Wearable Tech

Crazy Face Mask-Like Contraption Beams Video Into Your Eyeballs

"Avegant Glyph promises to project images directly into the user's eyes, brain" - CNN

Looks pretty kewl, huh? (Kickstarter)

Looks pretty kewl, huh? (Kickstarter)

A new piece of wearable technology streams high-quality video directly into your eyes, and doesn’t make you look quite as much like a wiener as you do with Google Glass.

Avegant’s new product Glyph looks like a pair of ordinary noise-canceling headphones, except the band connecting the two ear pieces stretches across your eyes, instead of over the top of your head, making you look like some kind of creature from Star Wars. Using a technology called virtual retinal display (basically, a display with no screen), Glyph—which has raised a ton of funding through a highly successful Kickstarter campaign—projects video into your eyes that looks totally un-pixellated and freakishly real.

“We use a series of micro-mirrors and patented optics to try to create this really vivid, natural, comfortable light, so that when you see images inside the Glyph, it seems so much more realistic and sharp and brilliant, unlike any image you’ve seen before,” Avegant CEO Ed Tang said in Glyph’s Kickstarter video.

This is exactly what you will look like when you use Glyph. (Kickstarter)

This is exactly what you will look like when you use Glyph. (Kickstarter)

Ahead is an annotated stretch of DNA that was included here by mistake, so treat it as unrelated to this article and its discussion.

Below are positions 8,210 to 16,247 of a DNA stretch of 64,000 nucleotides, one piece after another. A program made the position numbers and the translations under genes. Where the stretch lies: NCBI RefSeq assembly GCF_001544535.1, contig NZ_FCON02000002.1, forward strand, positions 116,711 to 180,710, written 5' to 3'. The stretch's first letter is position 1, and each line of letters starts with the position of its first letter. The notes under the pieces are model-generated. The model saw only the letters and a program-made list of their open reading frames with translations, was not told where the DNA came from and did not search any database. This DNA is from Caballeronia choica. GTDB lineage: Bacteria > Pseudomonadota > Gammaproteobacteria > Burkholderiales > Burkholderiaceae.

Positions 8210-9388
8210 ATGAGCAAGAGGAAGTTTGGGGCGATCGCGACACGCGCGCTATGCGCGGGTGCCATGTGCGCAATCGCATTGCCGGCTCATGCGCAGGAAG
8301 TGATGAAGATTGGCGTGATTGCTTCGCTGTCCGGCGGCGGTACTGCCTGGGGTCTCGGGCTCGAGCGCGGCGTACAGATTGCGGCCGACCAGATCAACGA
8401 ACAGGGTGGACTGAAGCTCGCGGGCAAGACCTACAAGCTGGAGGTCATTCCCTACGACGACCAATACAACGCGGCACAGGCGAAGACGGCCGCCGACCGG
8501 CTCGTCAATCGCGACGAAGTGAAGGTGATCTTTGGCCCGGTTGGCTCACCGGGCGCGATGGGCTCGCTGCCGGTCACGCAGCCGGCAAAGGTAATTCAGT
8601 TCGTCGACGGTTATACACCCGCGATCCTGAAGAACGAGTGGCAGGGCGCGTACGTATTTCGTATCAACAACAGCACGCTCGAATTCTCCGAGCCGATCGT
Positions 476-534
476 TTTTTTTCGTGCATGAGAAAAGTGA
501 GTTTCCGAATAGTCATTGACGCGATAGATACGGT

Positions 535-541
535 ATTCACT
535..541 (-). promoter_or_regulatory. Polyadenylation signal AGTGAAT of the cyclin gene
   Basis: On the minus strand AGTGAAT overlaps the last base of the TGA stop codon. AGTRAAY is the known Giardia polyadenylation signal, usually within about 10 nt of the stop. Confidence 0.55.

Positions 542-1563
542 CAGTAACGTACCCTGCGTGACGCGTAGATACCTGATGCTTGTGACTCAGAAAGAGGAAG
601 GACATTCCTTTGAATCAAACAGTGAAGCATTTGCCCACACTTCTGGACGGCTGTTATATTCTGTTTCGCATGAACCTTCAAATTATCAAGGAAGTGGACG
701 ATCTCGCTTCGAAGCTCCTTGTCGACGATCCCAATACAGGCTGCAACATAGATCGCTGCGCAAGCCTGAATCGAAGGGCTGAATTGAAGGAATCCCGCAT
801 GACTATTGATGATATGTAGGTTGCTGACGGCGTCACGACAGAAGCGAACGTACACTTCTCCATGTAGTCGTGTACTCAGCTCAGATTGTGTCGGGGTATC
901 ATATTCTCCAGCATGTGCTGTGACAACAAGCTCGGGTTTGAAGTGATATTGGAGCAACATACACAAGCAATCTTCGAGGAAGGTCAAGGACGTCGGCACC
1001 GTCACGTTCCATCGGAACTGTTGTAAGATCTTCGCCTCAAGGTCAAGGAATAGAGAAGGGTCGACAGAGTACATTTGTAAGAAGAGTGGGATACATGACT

Glyph’s also cool because it doesn’t require you to download a bunch of dumb apps to use it. It simply hooks up to anything with a screen, letting you instantly project wet cat videos directly into your eyeballs, instead of just watching them on your iPhone’s tiny screen. 

“Whether you’re sitting on an airplane, waiting for a bus or just simply hanging out at home, all you need to do is flip down the visor, and suddenly you’re immersed in this whole new world,” Mr. Tang said. 

The obvious downside here is that it’s not really possible to walk around with Glyph on your face, unless you’re interested in walking unexpectedly into a series of telephone poles. Because Glyph completely immerses you in its video display, it’s really only suitable for focused, stationary viewing. (On the bright side, you won’t become the target of judgey stares on the subway, like Glassholes are.) And If you can’t bear leaving home without Glyph, but don’t want to be blinded from the outside world, they do apparently function as regular noise-canceling headphones, too.

CNN notes that Glyph got really positive reviews at CES, where it was featured as one of 40 Editor’s Choice Award products.

Glyph will be disseminating its Glyph Beta product later this year. We can only imagine how much more vivid and intense the Real Housewives reunion shows are going to be. 

Follow Jordyn Taylor on Twitter or via RSS. jtaylor@observer.com